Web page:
In a dimly lit hut made of mud and straw, a shaft of sunlight slices through a hole in the ceiling and lands on a bag of rice. Debendra Tarek, 80, pulls out a handful of the rough brown grains and holds them up to the beam of light.
His bare chest is sunken, and his eyes glow deep in their sockets. "This resists the saltwater," the village elder explains through an interpreter. This variety of rice, he says, allows his family to remain here on Ghoramara, the island where they were born.
Ghoramara is one of thousands of islands that make up the largest mangrove forest in the world. It is part of the Sundarbans — a delta on India's eastern border with Bangladesh, where three major rivers empty into the Bay of Bengal. This is tidal country, where land disappears and reappears as waters rise and fall each day. Lately, noncyclical change is reshaping this landscape in unfamiliar ways. Rising waters tear chunks out of the landscape. Islands disappear and don't return.
Ghoramara has lost half its land mass since 1969, according to researchers at Jadavpur University in Kolkata, India. Sugata Hazra runs the university's School of Oceanography Studies. Hazra says the island has shrunk from 8.5 square kilometers in 1969 to just 4.3 kilometers in 2014. Ghoramara used to be home to 40,000 people. Today, most have been forced to leave. They've become climate refugees. Tarek and his family are among the 3,500 people who remain.
Many of the 4 million people who live in the Sundarbans are poor subsistence farmers like Tarek. Rice is the staple crop, and growing it requires abundant fresh water. In a rice paddy, the brackish water that surrounds these islands can be devastating. "When floodwater would enter the fields, it would destroy the entire crop," Tarek tells me. It might be three to five years until a rice paddy can be planted again.
In Kolkata, about 60 miles north of Ghoramara, Asish Ghosh understands that climate change could cause rice paddies to flood with saltwater more frequently, making Tarek's problems worse. And he believes he can help. Ghosh is the founder of an environmental organization called ENDEV, The Society for Environment and Development.
"We used to grow 6,000 varieties of rice" in the Indian state of West Bengal, Ghosh says. "That is an incredible figure." The problem is, 90 percent of those varieties have disappeared. Farmers no longer grow them, and nobody has saved the seeds. Still, Ghosh figured that some of the 600 remaining varieties must be salt-resistant.
His team called research facilities and universities, asking for the names of salt-resistant rice varieties. They collected six names — but no samples. "Where are you going to get them?" Ghosh recalls one researcher asking. "He laughed at me over the phone."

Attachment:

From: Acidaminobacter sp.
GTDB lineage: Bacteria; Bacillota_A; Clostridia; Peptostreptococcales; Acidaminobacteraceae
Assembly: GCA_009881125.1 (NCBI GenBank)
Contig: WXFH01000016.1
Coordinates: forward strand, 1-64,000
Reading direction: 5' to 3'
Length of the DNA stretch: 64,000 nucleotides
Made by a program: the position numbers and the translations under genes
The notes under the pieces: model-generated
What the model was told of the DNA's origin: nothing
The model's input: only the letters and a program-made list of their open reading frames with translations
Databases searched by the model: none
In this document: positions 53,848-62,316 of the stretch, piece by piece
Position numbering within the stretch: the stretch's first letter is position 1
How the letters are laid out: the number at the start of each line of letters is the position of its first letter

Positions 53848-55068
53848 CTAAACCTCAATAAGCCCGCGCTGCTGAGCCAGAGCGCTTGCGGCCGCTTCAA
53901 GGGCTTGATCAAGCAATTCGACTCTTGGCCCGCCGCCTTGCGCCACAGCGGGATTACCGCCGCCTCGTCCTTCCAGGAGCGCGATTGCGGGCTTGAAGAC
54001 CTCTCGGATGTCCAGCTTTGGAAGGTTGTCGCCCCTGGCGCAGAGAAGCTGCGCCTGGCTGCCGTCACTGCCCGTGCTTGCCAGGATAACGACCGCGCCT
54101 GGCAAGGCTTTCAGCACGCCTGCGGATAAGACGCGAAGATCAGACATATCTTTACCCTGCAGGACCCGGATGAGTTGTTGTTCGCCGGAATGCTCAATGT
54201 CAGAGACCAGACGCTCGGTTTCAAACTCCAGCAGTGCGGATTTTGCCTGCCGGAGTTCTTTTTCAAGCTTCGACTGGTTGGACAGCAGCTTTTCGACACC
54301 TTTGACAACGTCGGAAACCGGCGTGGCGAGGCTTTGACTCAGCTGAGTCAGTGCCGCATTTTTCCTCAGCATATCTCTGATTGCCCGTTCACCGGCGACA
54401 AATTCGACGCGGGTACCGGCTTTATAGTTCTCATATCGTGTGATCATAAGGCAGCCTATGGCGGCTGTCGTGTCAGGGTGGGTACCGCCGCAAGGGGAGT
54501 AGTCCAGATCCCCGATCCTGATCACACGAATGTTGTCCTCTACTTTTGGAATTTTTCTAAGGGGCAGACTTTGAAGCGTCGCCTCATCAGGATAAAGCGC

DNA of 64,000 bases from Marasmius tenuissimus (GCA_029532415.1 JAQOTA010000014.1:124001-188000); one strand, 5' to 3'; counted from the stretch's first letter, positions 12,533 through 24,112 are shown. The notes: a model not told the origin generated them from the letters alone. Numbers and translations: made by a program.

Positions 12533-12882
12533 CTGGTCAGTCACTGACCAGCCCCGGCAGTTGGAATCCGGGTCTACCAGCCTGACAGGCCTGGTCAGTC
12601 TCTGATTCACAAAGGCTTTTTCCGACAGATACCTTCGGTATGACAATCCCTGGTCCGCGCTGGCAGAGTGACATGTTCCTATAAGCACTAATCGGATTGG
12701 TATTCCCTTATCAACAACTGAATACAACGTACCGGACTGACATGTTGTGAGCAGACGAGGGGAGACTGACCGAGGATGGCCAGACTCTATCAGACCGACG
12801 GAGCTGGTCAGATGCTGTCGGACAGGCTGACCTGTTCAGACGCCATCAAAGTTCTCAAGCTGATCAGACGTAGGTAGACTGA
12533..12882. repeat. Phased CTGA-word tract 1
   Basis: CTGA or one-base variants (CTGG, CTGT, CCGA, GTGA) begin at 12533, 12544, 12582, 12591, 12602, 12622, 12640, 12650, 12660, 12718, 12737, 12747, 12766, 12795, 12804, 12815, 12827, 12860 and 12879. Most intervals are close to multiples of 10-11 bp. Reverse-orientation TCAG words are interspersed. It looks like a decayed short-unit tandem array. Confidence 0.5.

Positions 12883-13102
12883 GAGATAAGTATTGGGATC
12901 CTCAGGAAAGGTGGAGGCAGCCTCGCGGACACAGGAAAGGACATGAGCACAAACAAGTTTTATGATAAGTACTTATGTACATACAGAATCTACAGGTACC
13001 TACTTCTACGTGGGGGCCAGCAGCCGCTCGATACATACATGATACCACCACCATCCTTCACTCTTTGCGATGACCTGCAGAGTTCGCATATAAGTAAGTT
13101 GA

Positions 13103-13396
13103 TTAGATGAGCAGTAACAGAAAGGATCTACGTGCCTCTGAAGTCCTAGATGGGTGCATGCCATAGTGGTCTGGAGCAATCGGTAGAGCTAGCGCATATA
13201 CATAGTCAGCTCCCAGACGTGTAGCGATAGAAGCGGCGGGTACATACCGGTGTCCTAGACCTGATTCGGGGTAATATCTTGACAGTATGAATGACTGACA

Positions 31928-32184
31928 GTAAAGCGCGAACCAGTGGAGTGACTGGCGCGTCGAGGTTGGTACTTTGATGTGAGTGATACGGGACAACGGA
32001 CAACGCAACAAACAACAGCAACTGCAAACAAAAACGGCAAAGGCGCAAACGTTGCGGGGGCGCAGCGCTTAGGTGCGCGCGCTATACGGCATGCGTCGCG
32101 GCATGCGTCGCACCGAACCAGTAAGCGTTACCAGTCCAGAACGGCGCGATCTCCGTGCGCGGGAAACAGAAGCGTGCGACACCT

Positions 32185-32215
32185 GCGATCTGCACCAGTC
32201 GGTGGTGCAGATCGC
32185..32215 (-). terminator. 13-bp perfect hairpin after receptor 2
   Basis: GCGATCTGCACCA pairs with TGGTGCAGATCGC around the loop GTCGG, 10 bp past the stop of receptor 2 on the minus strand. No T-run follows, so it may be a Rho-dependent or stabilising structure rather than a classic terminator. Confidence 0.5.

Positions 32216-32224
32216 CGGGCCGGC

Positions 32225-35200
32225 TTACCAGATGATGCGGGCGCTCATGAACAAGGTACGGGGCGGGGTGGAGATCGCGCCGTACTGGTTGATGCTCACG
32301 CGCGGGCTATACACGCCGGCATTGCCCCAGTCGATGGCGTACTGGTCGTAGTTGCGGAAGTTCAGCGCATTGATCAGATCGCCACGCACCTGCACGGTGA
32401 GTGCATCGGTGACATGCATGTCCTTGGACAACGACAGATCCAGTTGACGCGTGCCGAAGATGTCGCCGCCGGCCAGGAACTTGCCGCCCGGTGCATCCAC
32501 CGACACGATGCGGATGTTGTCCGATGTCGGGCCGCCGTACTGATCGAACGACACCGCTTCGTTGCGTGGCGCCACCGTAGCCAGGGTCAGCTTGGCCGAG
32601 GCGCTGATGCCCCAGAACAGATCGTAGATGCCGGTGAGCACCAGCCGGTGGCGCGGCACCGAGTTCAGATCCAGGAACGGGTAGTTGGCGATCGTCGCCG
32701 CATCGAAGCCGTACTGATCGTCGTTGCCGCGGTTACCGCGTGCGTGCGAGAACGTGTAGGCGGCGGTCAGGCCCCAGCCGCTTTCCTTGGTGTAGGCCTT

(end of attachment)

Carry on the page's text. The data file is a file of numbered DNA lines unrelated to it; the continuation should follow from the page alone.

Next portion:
The hunt was on. "I was searching like a madman, writing emails to all possible places. To the national plant center, the national rice collection center," says Ghosh. "Then I called up an NGO in the Sundarbans I'd been working with. They searched out the oldest man they could find and asked whether he had any of these varieties."
After six months of scouring villages and research institutions, Ghosh procured seeds for five of the six salt-resistant rice varieties. (It still bothers him that he can't find the sixth.) In 2011, he gave small samples of the rice to farmers in the Sundarbans, along with careful instructions: "Grow these for seeds. Don't eat the rice. Save it."
There are places in the world where farmers have raised hardier crops thanks to technological innovation, gene-splicing or other advanced scientific practices. This is not that kind of story. "I am reviving traditional knowledge," says Ghosh.
Five years into the program, Ghosh says "countless" farmers in the Sundarbans are now planting salt-resistant rice. He has been recognized by the Nature Conservancy and other international organizations. And countries far from India have picked up the idea. Ghosh says he has presented at conferences with researchers who are planting salt-resistant rice native to Tanzania, and he's met scientists who have re-established salt-resistant potatoes in flood-prone parts of coastal Pakistan.
This is not a long-term solution for the islands most affected by climate change. But salt-resistant rice can provide a buffer for some of the most vulnerable people who might otherwise be ruined.
On Ghoramara Island, it has given Tarek's family a reprieve. They know the island is shrinking too quickly for them to stay another generation. But at least they can grow food while they remain. "Everybody is using this rice now," says Tarek. "We even think it tastes better."
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